A cyclist bikes on the sidewalk near 17th and L streets NW in Washington. (John Kelly/The Washington Post)

I have to hand it to the bicyclists in the D.C. area. They’ve got more nerve than an L.A. biker gang. And some can be just as nasty.

They fight to have bike lanes routed throughout the city, some in front of churches where elderly parishioners used to park their cars. They slow-pedal those three-wheel rickshaws through downtown during rush hour, laughing at motorists who want them to get out of the way.

(Related: It’s time to tone down the tirades against bicyclists)

Now, some of them are pushing to have a “bicycle escalator” installed on 15th Street NW, going uphill from V Street to what used to be known as Malcolm X Park (until influential newcomers to the city pressed to get it changed back to Meridian Hill).

“DC will soon extend the 15th Street cycletrack north, but riders will have to puff up a very steep hill,” David Alpert, founder of Greater Greater Washington, posted on his Web site July 3. “Could that become easier with a piece of technology from Trondheim, Norway?”

With a bike escalator, called a Trampe, “a cyclist just places a foot on the platform and lets it push him or her up the hill,” Alpert wrote.

Forget about all those people who have to walk up and down that hill every day. What the city really needs is an escalator for bikers, so they won’t have to “puff” up the hill.

That’s nerve.

As my colleague John Kelly pointed out in Tuesday’s newspaper, bikers disobey the law by riding on sidewalks. His column amounted to a gentleman’s request for bikers to give pedestrians a break. They’re lucky that someone hasn’t put a broomstick through the spokes of their wheels.

“Are You A Bike Ninja?” Jon Gonzales posted Tuesday on the Washington Area Bicyclist Association’s Web site. “Definition of Bike Ninja: Bicyclists who ride unlit at night, or under low visibility conditions. They can go undetected by other bicyclists and motorists . . . like a ninja. This practice puts many people at risk, and should be avoided whenever possible.”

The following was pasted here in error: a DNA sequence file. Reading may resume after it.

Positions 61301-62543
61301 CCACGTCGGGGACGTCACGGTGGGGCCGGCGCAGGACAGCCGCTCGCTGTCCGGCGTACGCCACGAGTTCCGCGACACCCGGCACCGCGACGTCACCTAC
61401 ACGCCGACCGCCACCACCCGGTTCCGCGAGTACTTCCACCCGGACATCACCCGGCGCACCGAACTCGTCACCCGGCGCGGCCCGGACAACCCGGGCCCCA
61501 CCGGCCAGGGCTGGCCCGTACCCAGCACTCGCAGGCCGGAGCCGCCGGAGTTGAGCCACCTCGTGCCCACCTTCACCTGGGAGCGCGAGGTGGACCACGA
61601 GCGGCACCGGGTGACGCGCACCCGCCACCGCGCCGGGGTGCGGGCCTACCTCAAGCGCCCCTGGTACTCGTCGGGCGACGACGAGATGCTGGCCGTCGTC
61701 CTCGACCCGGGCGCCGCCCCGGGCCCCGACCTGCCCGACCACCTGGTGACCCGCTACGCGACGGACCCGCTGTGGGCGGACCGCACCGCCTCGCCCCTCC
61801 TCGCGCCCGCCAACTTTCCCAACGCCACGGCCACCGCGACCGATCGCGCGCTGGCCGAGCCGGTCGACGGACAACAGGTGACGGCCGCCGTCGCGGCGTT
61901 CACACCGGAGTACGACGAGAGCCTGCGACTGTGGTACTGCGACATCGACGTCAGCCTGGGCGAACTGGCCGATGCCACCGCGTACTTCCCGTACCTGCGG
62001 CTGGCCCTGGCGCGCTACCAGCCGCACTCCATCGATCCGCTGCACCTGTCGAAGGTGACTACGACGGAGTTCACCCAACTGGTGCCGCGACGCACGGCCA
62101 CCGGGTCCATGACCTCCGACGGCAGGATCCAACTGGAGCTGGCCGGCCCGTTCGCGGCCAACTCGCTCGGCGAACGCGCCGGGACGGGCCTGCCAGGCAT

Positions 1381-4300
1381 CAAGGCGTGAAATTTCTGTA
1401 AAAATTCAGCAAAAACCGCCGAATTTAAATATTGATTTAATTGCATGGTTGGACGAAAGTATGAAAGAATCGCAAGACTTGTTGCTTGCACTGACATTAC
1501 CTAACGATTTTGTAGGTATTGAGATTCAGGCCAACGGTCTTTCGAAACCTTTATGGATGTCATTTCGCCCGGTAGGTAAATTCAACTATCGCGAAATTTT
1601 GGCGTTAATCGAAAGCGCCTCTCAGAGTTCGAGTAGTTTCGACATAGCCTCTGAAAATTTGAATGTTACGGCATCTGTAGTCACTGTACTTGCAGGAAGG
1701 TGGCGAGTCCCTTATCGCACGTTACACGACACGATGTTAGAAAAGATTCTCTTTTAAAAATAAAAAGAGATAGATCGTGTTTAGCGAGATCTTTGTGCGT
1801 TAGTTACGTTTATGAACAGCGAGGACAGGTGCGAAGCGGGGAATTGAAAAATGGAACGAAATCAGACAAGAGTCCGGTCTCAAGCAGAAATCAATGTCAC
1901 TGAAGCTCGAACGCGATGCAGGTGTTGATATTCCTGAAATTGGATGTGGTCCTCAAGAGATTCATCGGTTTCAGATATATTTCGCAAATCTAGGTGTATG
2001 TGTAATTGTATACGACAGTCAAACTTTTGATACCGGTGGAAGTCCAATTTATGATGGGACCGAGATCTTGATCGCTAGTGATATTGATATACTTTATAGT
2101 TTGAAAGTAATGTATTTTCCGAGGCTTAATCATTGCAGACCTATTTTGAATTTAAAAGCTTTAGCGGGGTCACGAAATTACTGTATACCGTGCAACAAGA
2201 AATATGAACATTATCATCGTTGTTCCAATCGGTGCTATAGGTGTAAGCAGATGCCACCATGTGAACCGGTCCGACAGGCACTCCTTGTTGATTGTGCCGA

Actually, bike ninjas are much worse. They don’t just ride without lights at night. Or ride on sidewalks and go the wrong way in a bike lane. If you demand that he show common courtesy and obey the rules of the road, a biker just might spit on your car. Kick the door. Hit the side mirrors. Bang on the hood. And dare you to do anything about it.

It’s a $500 fine for a motorist to hit a bicyclist in the District, but some behaviors are so egregious that some drivers might think it’s worth paying the fine.

Bikers routinely worm their way to the front of a line of cars waiting at a red light. When the light turns green, they’ll poke along at a snail’s pace, holding up traffic while motorists wait for a chance to pass. Then they do the same thing at the next stop light.

I recall in the not-so-distant past when the city’s bikers weren’t newly arrived, mostly white millennials but black juveniles whom D.C. police frequently stopped — at least in neighborhoods that were being gentrified. Stopped for riding on sidewalks. Stopped for riding in parking lots.

Now that kids like them are being moved to the outskirts of the city, if not out altogether, the District government is bending over backward to make Washington a more “biker-friendly” city.

So far, more than 72 miles of bike lanes have been carved out of city streets. There are virtually none in Ward 8, by the way, which has the lowest income and highest number of children of any ward in the city.

On Wednesday, the Washington Area Bicyclist Association’s Bike Ambassadors will ride to the NoMa Summer Screen viewing of “The Muppets” “to hand out surprise goodies to people who biked.” There’ll be kids and bikes and Muppets, as if Kermit is supposed to make us forget about the biker terrorists out to rule the road.

The WABA Web site features a photograph of a cyclist holding a sign that reads:

“Dear D.C. drivers, thank you for sharing! Love, Cyclists.”

If only they meant it.

To read previous columns, go to washingtonpost.com/milloy.